The Grail Bloodline and the Descendants of Cain
by Boyd Rice
Conventional wisdom has it that the Grail bloodline is sacred because
it came from Christ, a man still considered by much of the world to be
the true son of God. And yet the dynasty of kings who descended from this
bloodline were known as sorcerer-kings, some of whom hinted or even stated
outright that they were in fact descendants of Lucifer. A number of authors
claim this thesis is true, but they are predominantly hardcore Christian
conspiracy theorists, and stop well short of explaining why they believe
this, or of giving any tangible details to substantiate their claims.
Says one: "In typical Gnostic fashion, descendants of the Merovingians
claim to have the blood of both Christ and Satan in their veins."
Given the fact that this theme (or a variation of it) recurs with some
regularity, and given that it would appear to be consistent with the sort
of dual vibe which permeated the saga of this bloodline, this author began
to wonder if there might not be some traditions from which such a notion
could have arisen. At length, several were discovered.
Firstly, lets remember that this bloodline descended from a figure
who equates with the Biblical Cain. In certain Rabbinic lore, we come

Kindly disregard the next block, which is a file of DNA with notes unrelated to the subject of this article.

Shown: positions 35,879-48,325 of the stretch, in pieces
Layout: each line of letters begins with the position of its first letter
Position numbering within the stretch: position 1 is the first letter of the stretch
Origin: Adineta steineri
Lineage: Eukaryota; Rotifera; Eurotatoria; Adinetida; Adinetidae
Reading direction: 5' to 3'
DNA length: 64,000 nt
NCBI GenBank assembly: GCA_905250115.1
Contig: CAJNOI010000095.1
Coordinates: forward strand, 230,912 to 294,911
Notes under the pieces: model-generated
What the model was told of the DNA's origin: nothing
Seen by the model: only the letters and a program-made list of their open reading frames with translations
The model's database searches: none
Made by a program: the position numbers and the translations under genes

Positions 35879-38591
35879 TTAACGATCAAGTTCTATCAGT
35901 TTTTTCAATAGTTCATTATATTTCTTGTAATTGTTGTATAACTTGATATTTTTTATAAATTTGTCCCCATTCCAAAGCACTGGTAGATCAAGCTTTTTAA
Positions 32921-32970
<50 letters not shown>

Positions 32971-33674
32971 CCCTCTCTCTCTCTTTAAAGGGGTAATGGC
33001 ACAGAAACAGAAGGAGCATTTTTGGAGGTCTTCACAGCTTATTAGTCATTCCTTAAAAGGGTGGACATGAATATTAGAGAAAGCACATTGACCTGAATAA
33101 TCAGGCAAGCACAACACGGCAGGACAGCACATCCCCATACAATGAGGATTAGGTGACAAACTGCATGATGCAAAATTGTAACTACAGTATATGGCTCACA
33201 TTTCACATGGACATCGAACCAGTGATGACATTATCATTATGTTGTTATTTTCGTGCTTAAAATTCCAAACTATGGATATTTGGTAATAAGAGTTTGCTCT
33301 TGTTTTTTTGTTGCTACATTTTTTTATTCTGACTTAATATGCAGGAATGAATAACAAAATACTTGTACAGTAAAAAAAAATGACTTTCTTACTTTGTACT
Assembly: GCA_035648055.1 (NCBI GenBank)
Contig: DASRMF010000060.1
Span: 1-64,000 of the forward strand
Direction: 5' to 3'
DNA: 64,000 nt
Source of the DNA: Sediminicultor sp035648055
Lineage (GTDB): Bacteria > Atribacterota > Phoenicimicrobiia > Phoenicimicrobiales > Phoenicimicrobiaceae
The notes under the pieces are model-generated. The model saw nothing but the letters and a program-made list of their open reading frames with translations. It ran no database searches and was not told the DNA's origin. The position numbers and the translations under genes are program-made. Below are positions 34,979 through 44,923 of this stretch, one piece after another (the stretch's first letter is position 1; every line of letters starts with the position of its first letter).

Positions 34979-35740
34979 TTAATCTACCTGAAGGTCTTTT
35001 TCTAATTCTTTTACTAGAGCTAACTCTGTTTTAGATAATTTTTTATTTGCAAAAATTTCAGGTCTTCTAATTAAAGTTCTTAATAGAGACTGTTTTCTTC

across the very interesting notion that Cain was not the son of Adam,
but of Samael. It was thought that when Samael appeared to Eve as a serpent,
he seduced her. The fruit of that union was Cain. Now Samael was a fallen
angel, essentially the Judaic Lucifer. If the Merovingians knew of this
version of the story (which they no doubt did), and believed it, it could
be the basis of their alleged assertion that they possessed the blood
of both Christ and Lucifer.
An alternate version of the Cain saga, equally Luciferian in its connotations,
says that he was the son of Adams first wife, Lillith. She had been
the consort of God before coming to Earth as a fallen angel. The full
details of her story are probably too well-known to bear repeating here,
but its interesting that of the two alternate traditions concerning
Cains parentage, both involve the Luciferian Nephilim bloodline.
Also of interest is the fact that the lily is known to have taken its
name from Lillith, and the heraldic device emblematic of this bloodline
is the fleur-de-lys (widely accepted as symbolic of the lily.) Could not
this symbol, viewed within this context, in fact be the Flower of Lillith?
The Lillith/Samael connection is also pertinent in regard to the Grail
saga insofar as the two have a son of their own who seems to play a recurring
role in the whole mythos: Asmodeus. Not only is Asmodeus the dominant
image (shown mirroring Christ) in Rennes-le-Chateau, he is said to have
played the central role in building the Temple of Solomon, the edifice
from which the Knights Templar took their name. The recurrence of this
strange figure in Grail lore has long perplexed observers, yet it would
appear that both he and the descendants of Cain may in fact have shared
a kindred ancestry. It is even said in some traditions that it was Asmodeus